Intelligent Edge

Definition of Intelligent Edge

What is Intelligent Edge? — Intelligent edge, is the concept that defines the added computation, storage, and communication capabilities of certain infrastructure located closer to the end-user, usually at a distributed network edge.

The word “edge” in this context represents the geographical proximity of where the data is being generated. In other words, the edge is the place where the “Things” of IoT are. This set of connected IoT devices are always close to the user and its data. At the edge, this data is processed with intelligence; it can get analyzed, aggregated, or addressed. The Intelligent edge uses edge computing to support these edge devices on analytics performed by AI and ML models.

The devices at the edge have the computational power and intelligence to handle different kinds of data which traditionally would have been sent to a central server in the cloud.

The intelligent edge breaks the traditional Client-Server model, where the client is usually “dumb or thin,” and the server is the one with the power to process, analyze data, and secure it. Although the intelligent edge might leverage from certain processing performed on the cloud or other remote data centers, it does not rely on a centralized power.

What is not an Intelligent Edge? — Intelligent Edge is not cloud computing. These two concepts are NOT interchangeable. Edge intelligence is preferred in remote locations where the connection is limited (or there is no connection) to a centralized location, and the data processing is time-sensitive. On the other hand, the cloud computing model relies entirely on a remote server, for storage, computations, security, etc.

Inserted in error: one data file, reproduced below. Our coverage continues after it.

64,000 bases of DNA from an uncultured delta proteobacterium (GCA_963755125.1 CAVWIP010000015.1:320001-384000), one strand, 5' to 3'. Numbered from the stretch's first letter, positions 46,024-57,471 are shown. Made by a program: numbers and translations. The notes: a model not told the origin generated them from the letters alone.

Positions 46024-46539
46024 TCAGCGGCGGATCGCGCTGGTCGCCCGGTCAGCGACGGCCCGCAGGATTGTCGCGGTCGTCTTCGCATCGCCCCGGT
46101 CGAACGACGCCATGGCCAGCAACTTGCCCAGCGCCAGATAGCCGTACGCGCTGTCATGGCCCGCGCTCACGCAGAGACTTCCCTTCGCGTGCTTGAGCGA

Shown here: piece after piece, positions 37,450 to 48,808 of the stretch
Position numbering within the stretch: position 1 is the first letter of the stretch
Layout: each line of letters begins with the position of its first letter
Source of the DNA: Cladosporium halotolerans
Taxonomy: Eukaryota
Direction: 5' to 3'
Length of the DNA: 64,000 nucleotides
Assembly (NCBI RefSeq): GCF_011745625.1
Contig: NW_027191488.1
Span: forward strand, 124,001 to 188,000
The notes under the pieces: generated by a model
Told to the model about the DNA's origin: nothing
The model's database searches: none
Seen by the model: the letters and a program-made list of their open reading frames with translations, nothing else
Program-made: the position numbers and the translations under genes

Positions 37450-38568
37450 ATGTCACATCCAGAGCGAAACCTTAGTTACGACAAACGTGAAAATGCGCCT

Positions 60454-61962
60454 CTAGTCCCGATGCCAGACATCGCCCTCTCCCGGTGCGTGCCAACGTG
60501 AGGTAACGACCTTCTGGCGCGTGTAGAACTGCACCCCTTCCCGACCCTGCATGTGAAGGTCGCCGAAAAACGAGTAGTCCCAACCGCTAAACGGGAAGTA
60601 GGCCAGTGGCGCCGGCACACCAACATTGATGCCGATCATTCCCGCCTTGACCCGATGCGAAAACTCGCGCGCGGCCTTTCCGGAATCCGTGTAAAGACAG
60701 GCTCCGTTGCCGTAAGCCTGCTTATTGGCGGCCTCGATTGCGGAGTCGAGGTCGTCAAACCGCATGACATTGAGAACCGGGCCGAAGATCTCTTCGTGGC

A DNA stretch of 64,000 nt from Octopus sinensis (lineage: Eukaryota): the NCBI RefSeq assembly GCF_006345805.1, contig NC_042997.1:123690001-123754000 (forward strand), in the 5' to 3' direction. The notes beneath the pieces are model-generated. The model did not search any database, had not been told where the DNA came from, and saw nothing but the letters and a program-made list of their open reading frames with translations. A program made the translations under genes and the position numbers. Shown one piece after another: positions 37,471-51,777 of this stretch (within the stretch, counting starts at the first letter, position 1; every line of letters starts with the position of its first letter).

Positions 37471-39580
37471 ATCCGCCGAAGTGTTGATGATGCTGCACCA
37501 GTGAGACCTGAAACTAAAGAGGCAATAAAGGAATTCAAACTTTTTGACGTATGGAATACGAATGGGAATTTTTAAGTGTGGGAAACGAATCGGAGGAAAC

A Brief History of Intelligent Edge

Intelligent edge (or edge computing) might be a new buzzword, but its underlying technology has been developing since decades ago.

1990. Edge computing can be traced back to 1990, with the origin of the first Content Delivery Network (CDN), by Akamai. This network delivered cached images and videos using distributed servers located closer to the end-user. Thanks to CDNs websites began running much faster.

1997. Around 1997, the concept of Pervasive Computing (also known as Ubiquitous Computing) which is the technology behind IoT, started to appear. Its goal was to reduce the load on the computing resources and improve the battery life of mobile devices. It offloaded certain tasks of applications that consumed more resources to local servers.